the backreference will fail like a backreference to a failed group does. With all other flavors. because \2 references a non-participating group. For JavaScript this is logical. Trying the other alternative. (\1two|(one))+ . Repetition and Backreferences As I mentioned in the above inside look. notably JGsoft. and subsequently by the first group. the previous value was overwritten. When using backreferences.g. There is a clear difference between ([abc]+) and ([abc])+ . Perl. treat backreferences to undefined groups as an error. The first time. Both regexes will match a . Obvious when you look at a simple example like this one. Forward references are obviously only useful if they're inside a repeated group. At the start of the string. The first group is then repeated. The reason is that when the engine arrives at \1 . it holds b which fails to match c . All flavors discussed in this tutorial. as backreferences to non- participating groups do the same. This includes JavaScript. Though both successfully match cab . one is matched by the second capturing group. \2 matches one as captured by the second group. If forward references are supported. e. while the second regex will only store b . (a)(b)?\2 will fail to match a . but a common cause of difficulty with regular expressions nonetheless. But (a)(b)?\7 will match a . the first regex will put cab into the first backreference. This time. For Ruby this is a potential pitfall. they always result in a zero-width match. If a new match is found by capturing parentheses. Each time. and that ([abc])+=\1 will not. . so b remains. In JavaScript and Ruby. It will use the last match saved into the backreference each time it needs to be used. Some flavors that don't support forward references do support nested references. the regex has matched the whole subject string. That is because in the second regex. the previously saved match is overwritten.NET. \2 fails. PCRE and Ruby allow forward references. This regex will give exactly the same behavior with flavors that support forward references. Before the group is attempted. A nested reference is a backreference inside the capturing group that it references. using a backreference before its group in the regular expression is the same as using a backreference to a group that doesn't exist at all. the regex (\2two|(one))+ will match oneonetwo . Then there can be situations in which the regex engine evaluates the backreference after the group has already matched. the regex engine does not permanently substitute backreferences in the regular expression. Java. the plus caused the pair of parentheses to repeat three times. always double check that you are really capturing what you want.Forward References and Invalid References Modern flavors. two then matches two . The second time a and the third time b . In Ruby. . c was stored. except JavaScript and Ruby. This also means that ([abc]+)=\1 will match cab=cab . With two repetitions of the first group. That is: you can use a backreference to a group that appears later in the regex.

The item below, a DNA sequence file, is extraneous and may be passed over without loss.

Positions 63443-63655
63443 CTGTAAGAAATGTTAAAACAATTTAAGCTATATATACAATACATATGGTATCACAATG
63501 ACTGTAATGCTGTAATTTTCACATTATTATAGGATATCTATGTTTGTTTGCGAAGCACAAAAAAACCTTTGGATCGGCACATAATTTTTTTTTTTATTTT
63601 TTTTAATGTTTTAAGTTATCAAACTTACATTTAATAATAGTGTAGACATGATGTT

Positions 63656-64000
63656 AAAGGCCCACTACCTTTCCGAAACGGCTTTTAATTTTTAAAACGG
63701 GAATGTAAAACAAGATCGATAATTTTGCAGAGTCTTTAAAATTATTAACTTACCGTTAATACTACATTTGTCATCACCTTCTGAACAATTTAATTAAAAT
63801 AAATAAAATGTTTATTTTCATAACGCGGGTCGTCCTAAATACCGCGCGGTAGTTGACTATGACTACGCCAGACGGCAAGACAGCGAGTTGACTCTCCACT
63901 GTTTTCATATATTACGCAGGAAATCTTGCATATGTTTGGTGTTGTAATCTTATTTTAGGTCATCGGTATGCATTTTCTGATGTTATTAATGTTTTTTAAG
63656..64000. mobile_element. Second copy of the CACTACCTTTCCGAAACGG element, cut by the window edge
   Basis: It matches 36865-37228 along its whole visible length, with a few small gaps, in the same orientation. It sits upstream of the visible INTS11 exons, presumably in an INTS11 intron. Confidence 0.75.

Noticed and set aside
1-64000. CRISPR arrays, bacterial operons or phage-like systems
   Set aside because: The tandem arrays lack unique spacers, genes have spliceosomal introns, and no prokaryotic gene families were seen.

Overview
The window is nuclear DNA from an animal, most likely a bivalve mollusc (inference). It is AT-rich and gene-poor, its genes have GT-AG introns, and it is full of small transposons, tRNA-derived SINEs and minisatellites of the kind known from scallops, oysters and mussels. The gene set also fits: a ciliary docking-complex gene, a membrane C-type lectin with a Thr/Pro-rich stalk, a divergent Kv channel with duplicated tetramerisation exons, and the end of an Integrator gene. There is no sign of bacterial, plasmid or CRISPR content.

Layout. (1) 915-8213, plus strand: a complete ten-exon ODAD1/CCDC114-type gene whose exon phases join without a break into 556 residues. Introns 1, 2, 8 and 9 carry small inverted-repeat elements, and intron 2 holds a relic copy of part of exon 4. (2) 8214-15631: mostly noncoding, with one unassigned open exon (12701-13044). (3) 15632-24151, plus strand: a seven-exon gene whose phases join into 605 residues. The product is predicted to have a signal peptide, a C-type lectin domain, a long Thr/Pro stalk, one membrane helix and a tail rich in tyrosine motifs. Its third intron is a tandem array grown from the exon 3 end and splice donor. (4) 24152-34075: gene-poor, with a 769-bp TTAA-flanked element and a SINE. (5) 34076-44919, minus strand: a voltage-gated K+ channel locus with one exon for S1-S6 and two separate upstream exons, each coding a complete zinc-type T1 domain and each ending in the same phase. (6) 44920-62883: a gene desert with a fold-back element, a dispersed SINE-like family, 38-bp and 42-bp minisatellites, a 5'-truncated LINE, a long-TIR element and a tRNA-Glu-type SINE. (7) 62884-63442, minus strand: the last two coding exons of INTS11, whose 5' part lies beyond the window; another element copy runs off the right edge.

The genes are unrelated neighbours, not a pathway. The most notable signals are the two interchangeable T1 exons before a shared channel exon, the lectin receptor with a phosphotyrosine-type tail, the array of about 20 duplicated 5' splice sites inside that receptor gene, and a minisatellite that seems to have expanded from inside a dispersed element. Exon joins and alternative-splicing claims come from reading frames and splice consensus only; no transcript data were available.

Parentheses and Backreferences Cannot Be Used Inside Character Classes Round brackets cannot be used inside character classes. veamos en el software de prueba como funcionaria:  Reemplazar: <\!\-\-:en\-\->(. b . Backreferences also cannot be used inside a character class. ( and ) . When you put a round bracket in a character class. The \1 in regex like (a)[\1b] will be interpreted as an octal escape in most regex flavors. Aplicacion Ahora que ya sabemos cómo funcionan las expresiones regulares podemos aplicarlas a nuestro proceso. So this regex will match an a followed by either \x01 or a b . doubled words such as "the the" easily creep in.+?)<\!\-\-:\-\-> <english>\1</english> . To delete the second word. it is treated as a literal character.Useful Example: Checking for Doubled Words When editing text. at least not as metacharacters. simply type in \1 as the replacement text and click the Replace button. you can easily find them. So the regex [(a)b] matches a . Using the regex \b(\w+)\s+\1\b in your text editor.